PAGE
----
GAZA, November 27, 2014 – (WAFA) – Internally-displaced Gazans, sheltered in donated caravans after having lost their homes in the latest Israeli aggression on Gaza, were forced out of their shelters after rainfall completely flooded them, displacing them once more.
Thousands of Palestinians, who were displaced after their houses were either leveled or partially destroyed and are no longer safe to live in as a result of the latest Israeli 51-day onslaught on the strip, have started to suffer from the harsh winter, making the stark circumstances they have been facing even worse.
According to the Palestinian Housing Ministry, the Israeli aggression on Gaza caused the destruction of 9,000 homes, while 8,000 others were partially destroyed, displacing thousands of Palestinians.
During the aggression, thousands of Palestinians were forced to seek shelter in UNRWA-run schools, in hospitals, which were already flooded with injury cases; some even built makeshift tents out of sticks, sheets, or cardboard boxes to shelter their families.
Almost three months after the end of the aggression thousands are still displaced and living in UNRWA-run schools, while many others have chosen to live in caravans on the rubble of their homes.
The Popular Committee for Breaking the Gaza Siege warned that residents of the strip would face “catastrophe” if winter came before they had found shelter.
The fierce winter storm that has battered the region since Monday has aggravated the dire humanitarian situation in the coastal enclave, especially after rickety infrastructure networks, including wastewater drainage systems were damaged during the recent 50-day Israeli onslaught.
Due to the poor state of infrastructure situation in Gaza, dozens of Palestinians living in al-Nafaq district in the northern part of Gaza city started Thursday to vacate their homes after being flooded by heavy rainfall, said witnesses.
Inhabitants of first-floor apartments and low asbestos-roofed homes in al-Nafaq district started to vacate their homes after heavy torrential rainfall caused water levels in the nearby Sheikh Radwan pool to overflow and inundate the district roads and alleyways.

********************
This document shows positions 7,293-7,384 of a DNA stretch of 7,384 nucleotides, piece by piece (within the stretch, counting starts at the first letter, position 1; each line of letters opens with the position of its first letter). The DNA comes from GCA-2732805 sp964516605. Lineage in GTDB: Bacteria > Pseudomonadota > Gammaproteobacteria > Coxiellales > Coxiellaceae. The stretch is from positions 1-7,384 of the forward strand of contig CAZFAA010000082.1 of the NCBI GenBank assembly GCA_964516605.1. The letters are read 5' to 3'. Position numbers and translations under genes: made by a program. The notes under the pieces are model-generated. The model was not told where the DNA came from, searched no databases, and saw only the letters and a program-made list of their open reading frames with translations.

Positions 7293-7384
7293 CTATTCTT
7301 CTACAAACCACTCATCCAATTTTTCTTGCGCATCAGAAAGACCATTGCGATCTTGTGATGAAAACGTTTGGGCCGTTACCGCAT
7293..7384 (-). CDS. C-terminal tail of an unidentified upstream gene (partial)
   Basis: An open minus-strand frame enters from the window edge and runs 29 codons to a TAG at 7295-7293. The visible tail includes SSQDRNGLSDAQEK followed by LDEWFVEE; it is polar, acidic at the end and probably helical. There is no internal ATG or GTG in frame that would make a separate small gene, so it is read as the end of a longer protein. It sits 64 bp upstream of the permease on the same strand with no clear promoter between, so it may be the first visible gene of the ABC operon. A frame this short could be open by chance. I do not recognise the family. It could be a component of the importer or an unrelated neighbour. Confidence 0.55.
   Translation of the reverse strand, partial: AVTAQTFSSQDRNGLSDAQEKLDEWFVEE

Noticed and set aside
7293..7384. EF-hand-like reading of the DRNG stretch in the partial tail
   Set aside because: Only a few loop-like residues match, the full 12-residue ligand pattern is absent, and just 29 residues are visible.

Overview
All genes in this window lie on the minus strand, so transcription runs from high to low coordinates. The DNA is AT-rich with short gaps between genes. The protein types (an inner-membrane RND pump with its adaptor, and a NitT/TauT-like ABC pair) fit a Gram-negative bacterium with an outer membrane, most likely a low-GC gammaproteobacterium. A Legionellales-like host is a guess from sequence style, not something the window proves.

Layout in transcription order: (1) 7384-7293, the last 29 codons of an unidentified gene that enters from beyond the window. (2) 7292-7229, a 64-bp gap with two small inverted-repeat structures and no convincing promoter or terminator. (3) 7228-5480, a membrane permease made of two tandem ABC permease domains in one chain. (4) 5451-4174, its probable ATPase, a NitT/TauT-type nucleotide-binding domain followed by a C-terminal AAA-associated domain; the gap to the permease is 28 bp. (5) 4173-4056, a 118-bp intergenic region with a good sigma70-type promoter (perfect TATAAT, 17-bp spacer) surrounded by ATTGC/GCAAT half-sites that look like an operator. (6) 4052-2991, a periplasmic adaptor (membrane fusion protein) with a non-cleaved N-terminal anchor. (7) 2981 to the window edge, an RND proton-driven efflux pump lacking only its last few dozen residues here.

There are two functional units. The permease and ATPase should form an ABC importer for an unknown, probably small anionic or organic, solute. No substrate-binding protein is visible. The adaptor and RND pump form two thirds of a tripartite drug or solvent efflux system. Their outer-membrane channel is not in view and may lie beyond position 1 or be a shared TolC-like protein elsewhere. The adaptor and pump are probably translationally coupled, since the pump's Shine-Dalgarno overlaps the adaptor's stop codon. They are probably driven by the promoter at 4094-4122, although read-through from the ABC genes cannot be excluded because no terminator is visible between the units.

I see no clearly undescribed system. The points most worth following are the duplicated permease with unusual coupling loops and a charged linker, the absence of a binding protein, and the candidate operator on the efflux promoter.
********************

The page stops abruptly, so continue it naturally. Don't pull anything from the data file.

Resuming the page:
The inhabitants expressed their fear that a humanitarian disaster would befall them if their homes are flooded with the mixture of rainfall and wastewater, which would cause huge material losses and damage.
Main roads and junctions across the Gaza Strip were flooded by torrential rains mixed with wastewater with water levels reaching up to one meter, which blocked individual movement and vehicular traffic.
In Jabalia refugee camp, Abu Rashed rainwater harvesting pool was almost full, prompting the inhabitants of nearby homes to take every precaution in case of an emergency.
Torrential rainfall flooded the central part of the camp, particularly the Trans area, obstructing the movement of inhabitants, school students and vehicular traffic.
An UNRWA report stated that 18 UNRWA school buildings continue to serve as Collective Centres for 25,414 internally-displaced Palestinians.
UNRWA Commissioner-General Pierre Krähenbühl said regarding the reconstruction process of Gaza, that a “A genuine commitment by Israel is required to enable the needed material to be brought to Gaza, adding that, “For the time being the process is much too slow and largely ineffective. Should this continue we will reach the winter with no progress in rebuilding the homes of the many still displaced, including those still in UNRWA schools. The people of Gaza deserve much better and much more than that.”